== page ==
But "role" is a vague term, and I'm curious about the specifics. Specifically, I can imagine three potential roles the Jewish members could have played in bringing about the Jewish Pride flag.
- The policy banning Jewish Pride flags was proposed by other members, and the Jewish members agreed to it, ratified it, or otherwise signaled it was permissible.
- Some policy regarding Jewish symbols was proposed by other members, and the Jewish members modified or modulated it -- possibly to make it more limited (i.e., initially it was a ban on all Jewish symbols), or possibly to make it more expansive (i.e. initially it was solely a ban on the Israeli flag, as such).
- The Jewish members proposed this policy sua sponte -- it was their idea to have a policy whereby Jewish Pride flags were banned; DCDM wasn't really considering having a policy regarding Jewish Pride flags until the Jewish members brought it up.
In all of these, to one extent or another, the Jewish members might be thought of as having "set up" the DCDM, at least to the extent they presented the policy as a valid compromise that would be viewed as permissible within the Jewish community when anyone could have known it would provoke a furious backlash. But in some they have considerably more agency than others.
On that note, though, the third possibility -- or the "more expansive" iteration of the second -- is the most interesting, because it raises the possibility that the DCDM as a whole viewed itself as deferring to its Jewish members and might have even been taken aback by the strength of the broader communal response. That's hard to process because it's so obvious to us the way in which a policy like this is harmful to Jews, polices Jews, and gatekeeps Jews. But I have to remind myself that most non-Jews don't know that much about Jews, and in particular don't know enough to necessarily realize that the Jews in their little circle who are assuring them "this is fine, this is okay, if anyone gets upset it's just the usual right-wing rabble-rousers" aren't actually representative.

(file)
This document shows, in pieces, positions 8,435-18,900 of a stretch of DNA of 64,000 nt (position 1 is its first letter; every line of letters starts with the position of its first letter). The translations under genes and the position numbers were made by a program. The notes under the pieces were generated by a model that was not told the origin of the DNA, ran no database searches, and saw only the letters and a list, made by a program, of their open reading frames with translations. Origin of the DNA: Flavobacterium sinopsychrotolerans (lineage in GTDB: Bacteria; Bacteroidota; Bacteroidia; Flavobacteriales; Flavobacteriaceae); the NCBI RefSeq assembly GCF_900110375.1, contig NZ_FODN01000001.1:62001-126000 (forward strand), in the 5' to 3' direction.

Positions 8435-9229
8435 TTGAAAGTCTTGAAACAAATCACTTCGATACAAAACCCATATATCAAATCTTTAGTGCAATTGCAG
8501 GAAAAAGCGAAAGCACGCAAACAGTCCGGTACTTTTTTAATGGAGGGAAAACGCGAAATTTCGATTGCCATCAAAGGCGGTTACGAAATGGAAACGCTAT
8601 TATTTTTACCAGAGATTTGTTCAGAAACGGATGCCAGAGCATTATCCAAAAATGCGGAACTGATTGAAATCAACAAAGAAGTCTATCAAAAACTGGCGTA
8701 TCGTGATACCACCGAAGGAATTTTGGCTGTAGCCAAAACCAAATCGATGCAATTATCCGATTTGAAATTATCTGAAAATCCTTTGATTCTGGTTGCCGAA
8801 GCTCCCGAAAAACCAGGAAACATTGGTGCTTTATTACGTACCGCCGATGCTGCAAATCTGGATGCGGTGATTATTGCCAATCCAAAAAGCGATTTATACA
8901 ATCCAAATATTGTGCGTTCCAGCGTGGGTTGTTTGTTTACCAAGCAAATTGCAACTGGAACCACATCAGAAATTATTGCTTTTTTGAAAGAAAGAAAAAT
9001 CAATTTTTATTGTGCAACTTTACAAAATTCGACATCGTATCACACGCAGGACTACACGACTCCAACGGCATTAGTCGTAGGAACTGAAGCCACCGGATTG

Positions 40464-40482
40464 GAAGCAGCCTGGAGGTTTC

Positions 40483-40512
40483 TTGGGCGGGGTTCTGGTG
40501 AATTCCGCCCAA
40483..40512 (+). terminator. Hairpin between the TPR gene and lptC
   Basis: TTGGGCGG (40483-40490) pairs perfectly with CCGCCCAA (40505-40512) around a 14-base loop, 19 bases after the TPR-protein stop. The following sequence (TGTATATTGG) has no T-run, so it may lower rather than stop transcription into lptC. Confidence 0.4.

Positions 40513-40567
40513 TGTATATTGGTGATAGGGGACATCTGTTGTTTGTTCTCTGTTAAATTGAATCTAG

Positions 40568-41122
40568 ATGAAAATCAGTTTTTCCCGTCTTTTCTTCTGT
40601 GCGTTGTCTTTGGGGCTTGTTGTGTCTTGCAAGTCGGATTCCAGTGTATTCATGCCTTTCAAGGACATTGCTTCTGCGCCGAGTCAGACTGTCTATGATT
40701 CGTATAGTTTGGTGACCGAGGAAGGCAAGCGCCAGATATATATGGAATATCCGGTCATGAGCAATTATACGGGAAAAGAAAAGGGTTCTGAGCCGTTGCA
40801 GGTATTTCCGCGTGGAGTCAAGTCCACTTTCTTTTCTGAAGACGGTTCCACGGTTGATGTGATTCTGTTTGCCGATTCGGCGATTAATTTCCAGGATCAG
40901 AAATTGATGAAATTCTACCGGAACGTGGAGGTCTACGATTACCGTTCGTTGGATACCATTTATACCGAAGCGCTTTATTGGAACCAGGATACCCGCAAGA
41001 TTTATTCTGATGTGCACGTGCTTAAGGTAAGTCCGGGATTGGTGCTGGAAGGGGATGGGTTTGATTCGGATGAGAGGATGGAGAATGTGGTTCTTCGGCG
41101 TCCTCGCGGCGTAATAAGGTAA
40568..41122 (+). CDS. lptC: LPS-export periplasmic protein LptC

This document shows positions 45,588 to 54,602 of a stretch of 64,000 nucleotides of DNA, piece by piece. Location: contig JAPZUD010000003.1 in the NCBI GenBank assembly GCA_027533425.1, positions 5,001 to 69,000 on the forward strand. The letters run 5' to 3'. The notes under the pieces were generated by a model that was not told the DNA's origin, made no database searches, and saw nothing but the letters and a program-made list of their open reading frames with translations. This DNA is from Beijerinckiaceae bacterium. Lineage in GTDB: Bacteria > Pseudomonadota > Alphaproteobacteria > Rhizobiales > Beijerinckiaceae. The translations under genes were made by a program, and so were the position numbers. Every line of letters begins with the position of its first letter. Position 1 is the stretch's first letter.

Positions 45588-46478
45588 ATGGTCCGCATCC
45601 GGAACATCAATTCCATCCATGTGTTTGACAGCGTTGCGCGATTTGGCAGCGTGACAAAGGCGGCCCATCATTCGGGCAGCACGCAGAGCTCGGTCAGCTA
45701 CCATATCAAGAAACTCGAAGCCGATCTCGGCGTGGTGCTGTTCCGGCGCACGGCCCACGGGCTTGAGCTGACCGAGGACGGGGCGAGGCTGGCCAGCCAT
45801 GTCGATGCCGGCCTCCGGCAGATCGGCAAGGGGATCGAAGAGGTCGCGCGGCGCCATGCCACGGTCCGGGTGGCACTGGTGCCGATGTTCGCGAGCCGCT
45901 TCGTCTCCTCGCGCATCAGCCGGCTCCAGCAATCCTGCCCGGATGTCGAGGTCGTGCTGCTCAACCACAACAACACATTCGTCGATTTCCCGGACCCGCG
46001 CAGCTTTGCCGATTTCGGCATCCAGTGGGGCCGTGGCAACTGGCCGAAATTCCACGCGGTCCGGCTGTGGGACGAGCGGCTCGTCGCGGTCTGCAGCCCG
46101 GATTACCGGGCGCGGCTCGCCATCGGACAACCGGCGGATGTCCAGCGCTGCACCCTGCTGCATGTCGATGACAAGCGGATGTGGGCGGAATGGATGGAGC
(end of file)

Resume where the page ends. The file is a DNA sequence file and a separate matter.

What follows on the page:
And likewise, remembering that Jews generally pay more attention to Jewish issues than non-Jews means the Jewish DCDM members were among the most likely to have vivid memories of Chicago, and most likely to have strong opinions about what the Jewish Pride flag represents. It strikes me as entirely plausible that they leveraged their "insider knowledge" to present a narrative where this flag was the banner of the infiltrators and the pinkwashers -- a threat that they knew of and were doing the service of warning DCDM about in advance. From their vantage, they were dissipating a threat to Palestinian or Arab safety at the march that otherwise might have gone unnoticed -- like someone who knows a subtle "insider" gesture of White supremacy that, precisely because of its superficial banality, can normally be made in public settings without challenge.
Or maybe not. The Jewish members could have been in reactive role, agreeing with a proposal made by others, and had little to do with placing this issue on their agenda. Most obviously, this could have been a position spearheaded by Palestinian members (or people who identify strongly as "pro-Palestinian" -- though the latter group, of course, overlaps significantly with the Jewish members). As I said, the particular role that the Jewish members played in promulgating this policy is opaque -- other than that they stood (literally) on the front lines to defend it.
But I don't think that it's implausible that their role was a relatively active one -- that at least in part this happened because they wanted it to happen. It is an interesting fact about what I call "dissident minorities" that they often have a material interest in not making the spaces they occupy inclusive to the broader membership of their minority group. A DCDM where more Jews feel comfortable marching is a DCDM where these Jews, in particular, are less influential and less powerful. And so, far from being the brake that prevents the space from going to far, often times they're the accelerator pushing it forward and the bouncers standing between their "compatriots" at the entrance (as was quite literally the case here).
So it's reasonable to wonder if that's what was going on here -- anti-Zionist Jews, in a sense, egging the march on, trying to maneuver it into an antagonistic position towards the broader Jewish community while simultaneously using their own identities to ratify the legitimacy of the posture.